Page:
A while back, …And Justice For Art interviewed Eric Greif about the making of these reissues. Greif, who is in charge of Schuldiner's legacy through Perseverance Holdings LTD, explains how these new versions of albums like Death's "Human," Control Denied's "The Sound Of Perseverance" among others, offer a new look into the creative world of one Metal's greatest musicians.
Yes, it works financially for all concerned. However, I don't get as alarmed about the rise of downloading and file-swapping as others have because I see how many people have been buying the DEATH reissues. Fans want to hold something in their hands, to look at all the extra goodies, and that is just not the same with grabbing a file of album cover art. We strive to make the product as great as it can be, so that everyone says they really got what they paid for and that it was a killer fan experience.
I suppose so. With Relapse Records and us (Perseverance Holdings LTD), we have spared no expense in the quest to give fans the ultimate product, so I've yet to read a single negative comment about the product itself (other than from the tiny minority who object to any reissue or tinkering with the past). However, if you have no money to invest in a release, certainly it will look & sound like shit. That has never been the case with any product I've been associated with as that would go against my own ethos about making fans happy.
This is my life. I have been associated personally with DEATH for 25 years. My job is to preserve and grow the legacy for new generations, and that is exactly what is happening. I want it to be the best that it can be, both in terms of sound and look. I am very gratified that it is perceived as being great, and I know that Relapse feels exactly the same as I do about quality being of paramount concern. As for remixing, I felt that the two albums that required this were Human and Individual Thought Patterns, and this we took a stab at, and I feel they both work. The support from fans has been overwhelming and encouraging.
In our case, Relapse's production manager, Drew Juergens, and I have the final say in working out what ends up on each album. We usually have more than enough material and begin to sift through the contents and come to a consensus about what the whole package will look like in terms of material. So far there haven't been any major problems or disagreements—they have come together in karmic fashion.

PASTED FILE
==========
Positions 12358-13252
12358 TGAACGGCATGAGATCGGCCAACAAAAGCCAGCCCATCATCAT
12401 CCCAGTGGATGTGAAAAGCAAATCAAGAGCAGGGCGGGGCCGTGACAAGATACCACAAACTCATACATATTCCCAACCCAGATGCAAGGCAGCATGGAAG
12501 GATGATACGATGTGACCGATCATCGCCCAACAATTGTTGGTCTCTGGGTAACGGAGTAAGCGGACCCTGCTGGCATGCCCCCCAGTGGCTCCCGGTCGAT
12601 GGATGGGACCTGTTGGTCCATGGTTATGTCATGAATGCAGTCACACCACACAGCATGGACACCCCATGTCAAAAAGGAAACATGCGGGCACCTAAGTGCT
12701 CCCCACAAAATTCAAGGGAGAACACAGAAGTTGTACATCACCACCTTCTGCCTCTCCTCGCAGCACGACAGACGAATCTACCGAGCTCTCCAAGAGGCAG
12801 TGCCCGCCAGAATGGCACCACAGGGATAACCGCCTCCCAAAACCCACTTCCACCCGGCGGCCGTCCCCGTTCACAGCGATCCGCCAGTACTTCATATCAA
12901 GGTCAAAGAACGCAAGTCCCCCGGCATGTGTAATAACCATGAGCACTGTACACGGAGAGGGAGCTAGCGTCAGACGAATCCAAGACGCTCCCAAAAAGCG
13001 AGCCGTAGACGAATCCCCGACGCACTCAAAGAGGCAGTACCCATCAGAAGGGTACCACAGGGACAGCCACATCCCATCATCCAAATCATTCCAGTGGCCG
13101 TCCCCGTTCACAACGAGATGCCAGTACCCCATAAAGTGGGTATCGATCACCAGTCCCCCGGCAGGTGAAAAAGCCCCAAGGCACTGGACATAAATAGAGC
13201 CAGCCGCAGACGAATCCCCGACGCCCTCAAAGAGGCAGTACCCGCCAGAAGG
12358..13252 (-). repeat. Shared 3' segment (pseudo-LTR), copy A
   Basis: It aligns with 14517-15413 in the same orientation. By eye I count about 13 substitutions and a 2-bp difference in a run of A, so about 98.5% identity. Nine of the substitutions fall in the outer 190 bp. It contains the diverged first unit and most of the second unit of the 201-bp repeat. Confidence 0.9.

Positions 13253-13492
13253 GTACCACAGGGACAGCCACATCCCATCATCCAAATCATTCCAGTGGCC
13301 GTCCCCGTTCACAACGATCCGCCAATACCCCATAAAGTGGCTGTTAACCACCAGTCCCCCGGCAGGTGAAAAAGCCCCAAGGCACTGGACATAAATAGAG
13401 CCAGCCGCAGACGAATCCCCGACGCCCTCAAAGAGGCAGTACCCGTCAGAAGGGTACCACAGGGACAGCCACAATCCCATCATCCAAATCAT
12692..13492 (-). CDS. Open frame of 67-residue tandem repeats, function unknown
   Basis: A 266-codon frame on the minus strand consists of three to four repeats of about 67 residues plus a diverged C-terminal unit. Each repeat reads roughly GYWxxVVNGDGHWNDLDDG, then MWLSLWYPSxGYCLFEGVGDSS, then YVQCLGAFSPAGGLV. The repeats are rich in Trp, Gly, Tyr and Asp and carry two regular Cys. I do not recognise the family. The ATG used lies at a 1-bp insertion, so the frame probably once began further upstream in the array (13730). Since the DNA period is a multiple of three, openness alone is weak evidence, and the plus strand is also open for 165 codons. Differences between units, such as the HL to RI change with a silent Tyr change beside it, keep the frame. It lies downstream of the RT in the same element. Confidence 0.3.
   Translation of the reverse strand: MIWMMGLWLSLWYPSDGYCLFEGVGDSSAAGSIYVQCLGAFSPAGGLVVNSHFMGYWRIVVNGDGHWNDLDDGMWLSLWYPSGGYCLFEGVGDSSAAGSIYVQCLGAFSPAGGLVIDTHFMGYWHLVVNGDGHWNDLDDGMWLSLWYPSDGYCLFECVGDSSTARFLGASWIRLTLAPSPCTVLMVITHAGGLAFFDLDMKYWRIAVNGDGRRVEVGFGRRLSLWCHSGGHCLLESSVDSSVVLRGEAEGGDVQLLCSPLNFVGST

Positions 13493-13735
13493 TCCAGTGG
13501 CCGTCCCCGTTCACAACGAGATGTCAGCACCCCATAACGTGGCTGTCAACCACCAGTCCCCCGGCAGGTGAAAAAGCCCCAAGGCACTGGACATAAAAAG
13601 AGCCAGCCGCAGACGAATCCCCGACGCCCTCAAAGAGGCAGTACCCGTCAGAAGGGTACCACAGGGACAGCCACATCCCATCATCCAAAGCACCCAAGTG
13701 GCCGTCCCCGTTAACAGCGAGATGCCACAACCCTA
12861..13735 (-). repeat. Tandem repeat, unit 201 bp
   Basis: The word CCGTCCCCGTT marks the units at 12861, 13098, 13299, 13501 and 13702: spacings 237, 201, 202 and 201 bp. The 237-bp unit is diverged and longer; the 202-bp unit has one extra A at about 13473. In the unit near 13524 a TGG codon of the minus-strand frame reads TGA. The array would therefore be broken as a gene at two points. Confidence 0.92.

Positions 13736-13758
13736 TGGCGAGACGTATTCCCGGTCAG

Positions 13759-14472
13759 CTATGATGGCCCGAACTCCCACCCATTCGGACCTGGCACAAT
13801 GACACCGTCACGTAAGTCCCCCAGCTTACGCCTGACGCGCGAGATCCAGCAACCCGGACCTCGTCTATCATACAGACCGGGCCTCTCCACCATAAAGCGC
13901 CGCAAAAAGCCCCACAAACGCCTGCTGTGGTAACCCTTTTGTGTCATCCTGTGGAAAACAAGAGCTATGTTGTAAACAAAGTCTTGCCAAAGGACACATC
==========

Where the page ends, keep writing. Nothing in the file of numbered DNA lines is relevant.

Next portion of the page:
Everyone deserves the best package that is reasonably possible to put out there. I think the booklet for the Spiritual Healing reissue, for example, is 28 pages of vivid color, with four separate liner notes, all the lyrics, an updated credits & thanks list, and literally tons of photos nobody has ever seen before. With a standard reissue having a bonus disc, and with the reissue the same price as a normal CD, it is also incredible value for money. Everyone wins, but especially the thousands of new fans who were barely children at the time DEATH came to an end with Chuck's passing in 2001. For them it is all a fresh experience, and the enhanced packaging and audio only makes the impact of what they are holding in their hands that much more vital.
I think everyone benefits and appreciates what they are getting for their money, young & old, DEATH old school diehard or novice newbie—it makes no difference. Our goal when planning is to try and please everyone, with the best layout and contents that are possible at that very moment. This grows the brand.
Do you think reissues and special editions like these, are a way to preserve the music for new generations and a vehicle to enhance the importance of physical albums?
I think for a short while people were just taking music from the net and that they lost the vibe of discovering a new album, holding it and listening to it as an 'event'. Sales dipped drastically, but have now made a comeback of sorts. I know people surely are buying our product, and it is because we give them something that they want to possess. To have, to hold, to worship.
new version of "The Sound of Perseverance" designed by Travis Smith. Can you tell us why?
Eric Greif: Travis had told me how personally important and fulfilling it would be to him to revamp the cover from its original form in 1998, and when he unveiled the reissue art, I was speechless. It was utterly fantastic and was a realization of what he'd originally attempted years previously, when he was a younger artist and didn't quite feel right about what he had created and knew he could better it. He did, and I adore it.
The new book ...AND JUSTICE FOR ART: STORIES ABOUT HEAVY METAL ALBUM COVERS includes chapters about the making of some of Death/Control Denied's album artworks and extensive interviews with Eric Greif and artist, Travis Smith. It's exclusively available here.